, who has worked at the Office of the Attorney General since 2000 and as deputy director of the Child Support Division since 2013, as the new Deputy Attorney General of the Child Support Division. Jay Stroebel, who has worked in various city coordinator and director roles for Minneapolis since 2005, will be the new city manager in Brooklyn Park, replacing Jaime Verbrugge, who left to become Bloomington's new city manager. Nancy Gibson has been named Assistant Superintendent of District Relations and Operations at the Henderson County, Ind., school district and Steve Steiner has been named Assistant Superintendent of Administration. Eliska Smith
, MASCL (bottom right), who has been with the Texas State Technical College (TSTC) since 2002, most recently as statewide public relations officer has been chosen as provost for TSTC campuses in Abilene, Breckenridge, Brownwood and Sweetwater. University of Illinois Chancellor Phyllis Wise
(bottom center), chancellor and vice president of the Urbana-Champaign campus since 2011, announced her resignation Thursday, citing "external issues" as her reason for leaving. William Powers, Jr.
(bottom left), former president of The University of Texas at Austin as well as a former dean of The University of Texas School of Law, has joined the law firm of Jackson Walker LLP as of counsel in the firm's Austin office. Dr. Larry Acker will bring 20 years of experience to the newly-created position of Director of University Marketing at Southeastern Oklahoma State University, after having spent the last nine years as assistant director of public relations at Lamar University in Beaumont, Texas. Jacksonville, Fla., Mayor Lenny Curry has chosen Kurtis Wilson, an 18-year veteran of Jacksonville Fire Rescue who currently serves as captain of Marine Unite 39, as the city's new fire chief. Susan Martin, former president of Eastern Michigan University and a former chancellor of academic affairs at the University of Michigan-Dearborn, has been chosen to serve as interim president of San Jose State University, replacing Mohammad Qayoumi, who has taken a government post in his native Afghanistan.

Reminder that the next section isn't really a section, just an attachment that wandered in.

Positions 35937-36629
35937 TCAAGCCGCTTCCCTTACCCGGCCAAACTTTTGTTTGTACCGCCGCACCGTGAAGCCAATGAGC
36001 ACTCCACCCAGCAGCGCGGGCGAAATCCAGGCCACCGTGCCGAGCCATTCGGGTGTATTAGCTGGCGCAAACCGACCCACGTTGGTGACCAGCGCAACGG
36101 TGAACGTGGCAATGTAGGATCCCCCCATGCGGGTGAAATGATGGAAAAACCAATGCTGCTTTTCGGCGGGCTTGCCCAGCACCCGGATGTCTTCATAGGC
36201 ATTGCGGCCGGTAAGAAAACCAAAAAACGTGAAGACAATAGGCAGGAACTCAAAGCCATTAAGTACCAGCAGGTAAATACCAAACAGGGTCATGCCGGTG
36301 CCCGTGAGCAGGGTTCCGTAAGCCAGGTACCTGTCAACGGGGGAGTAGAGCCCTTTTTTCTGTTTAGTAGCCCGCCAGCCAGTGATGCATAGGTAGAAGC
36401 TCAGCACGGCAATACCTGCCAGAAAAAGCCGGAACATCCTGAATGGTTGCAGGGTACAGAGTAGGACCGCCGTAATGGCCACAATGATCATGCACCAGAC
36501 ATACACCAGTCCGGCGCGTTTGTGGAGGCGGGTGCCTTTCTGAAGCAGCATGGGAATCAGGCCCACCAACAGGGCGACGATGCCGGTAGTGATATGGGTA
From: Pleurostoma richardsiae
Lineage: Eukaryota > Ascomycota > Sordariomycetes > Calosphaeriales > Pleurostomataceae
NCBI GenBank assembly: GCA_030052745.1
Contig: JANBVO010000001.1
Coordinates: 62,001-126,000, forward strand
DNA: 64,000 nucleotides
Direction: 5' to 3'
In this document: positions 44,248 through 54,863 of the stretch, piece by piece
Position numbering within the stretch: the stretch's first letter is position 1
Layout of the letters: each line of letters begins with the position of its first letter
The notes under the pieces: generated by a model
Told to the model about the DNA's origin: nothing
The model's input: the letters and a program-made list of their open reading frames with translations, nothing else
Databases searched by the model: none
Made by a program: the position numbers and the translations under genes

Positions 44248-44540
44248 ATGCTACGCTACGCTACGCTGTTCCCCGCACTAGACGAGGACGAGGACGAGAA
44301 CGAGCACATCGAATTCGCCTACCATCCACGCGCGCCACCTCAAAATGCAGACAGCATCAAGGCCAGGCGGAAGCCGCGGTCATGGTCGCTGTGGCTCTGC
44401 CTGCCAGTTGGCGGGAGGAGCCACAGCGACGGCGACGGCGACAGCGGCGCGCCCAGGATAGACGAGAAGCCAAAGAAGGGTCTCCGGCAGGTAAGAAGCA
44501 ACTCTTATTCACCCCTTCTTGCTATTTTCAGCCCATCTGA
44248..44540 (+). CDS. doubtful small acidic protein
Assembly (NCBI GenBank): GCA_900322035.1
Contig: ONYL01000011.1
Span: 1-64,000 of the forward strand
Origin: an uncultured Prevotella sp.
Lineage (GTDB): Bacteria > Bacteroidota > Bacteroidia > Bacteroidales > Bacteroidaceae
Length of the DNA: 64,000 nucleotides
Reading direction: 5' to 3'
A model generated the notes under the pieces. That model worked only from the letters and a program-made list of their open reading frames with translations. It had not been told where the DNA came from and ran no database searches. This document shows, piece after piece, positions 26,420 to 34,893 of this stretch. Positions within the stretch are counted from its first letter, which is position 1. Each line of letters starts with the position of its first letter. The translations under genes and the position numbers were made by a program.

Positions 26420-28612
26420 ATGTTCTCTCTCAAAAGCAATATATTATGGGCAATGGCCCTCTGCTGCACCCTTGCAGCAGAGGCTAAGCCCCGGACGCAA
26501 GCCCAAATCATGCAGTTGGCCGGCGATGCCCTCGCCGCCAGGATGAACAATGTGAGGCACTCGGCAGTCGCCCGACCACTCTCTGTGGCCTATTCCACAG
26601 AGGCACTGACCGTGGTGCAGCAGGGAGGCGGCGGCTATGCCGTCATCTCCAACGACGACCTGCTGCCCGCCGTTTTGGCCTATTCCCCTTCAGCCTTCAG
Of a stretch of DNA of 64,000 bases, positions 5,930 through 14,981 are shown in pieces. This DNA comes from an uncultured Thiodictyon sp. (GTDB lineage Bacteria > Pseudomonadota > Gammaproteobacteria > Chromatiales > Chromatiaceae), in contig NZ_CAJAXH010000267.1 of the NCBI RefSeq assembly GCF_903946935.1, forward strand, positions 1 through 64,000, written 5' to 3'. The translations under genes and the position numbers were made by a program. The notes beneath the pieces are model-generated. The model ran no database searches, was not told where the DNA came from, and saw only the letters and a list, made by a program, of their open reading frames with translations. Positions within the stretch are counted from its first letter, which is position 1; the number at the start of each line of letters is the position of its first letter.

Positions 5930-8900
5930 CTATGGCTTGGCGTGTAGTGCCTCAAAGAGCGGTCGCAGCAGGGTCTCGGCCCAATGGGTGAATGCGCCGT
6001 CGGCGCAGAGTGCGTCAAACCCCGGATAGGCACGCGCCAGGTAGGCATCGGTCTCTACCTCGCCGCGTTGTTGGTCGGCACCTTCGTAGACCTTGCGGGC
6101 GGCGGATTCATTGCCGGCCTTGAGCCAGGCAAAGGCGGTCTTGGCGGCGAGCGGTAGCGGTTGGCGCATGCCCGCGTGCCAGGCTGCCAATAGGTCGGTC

|Let us help advertise your event on our calendar|
Does your organization or agency have an upcoming event that would be of interest to either vendors who do business with government or officials and workers in state and local government, higher education, public education or health care? Are you planning a webinar? A conference or seminar? The Government Contracting Pipeline invites government and nonprofits to send information regarding your events for consideration to be included in our FREE Calendar of Events section below. In addition to providing contact information, the day, date, time and a synopsis of the event, you may also include a link to additional information on your Web page and/or a link to online registration that we'll include. Please submit your event information to firstname.lastname@example.org.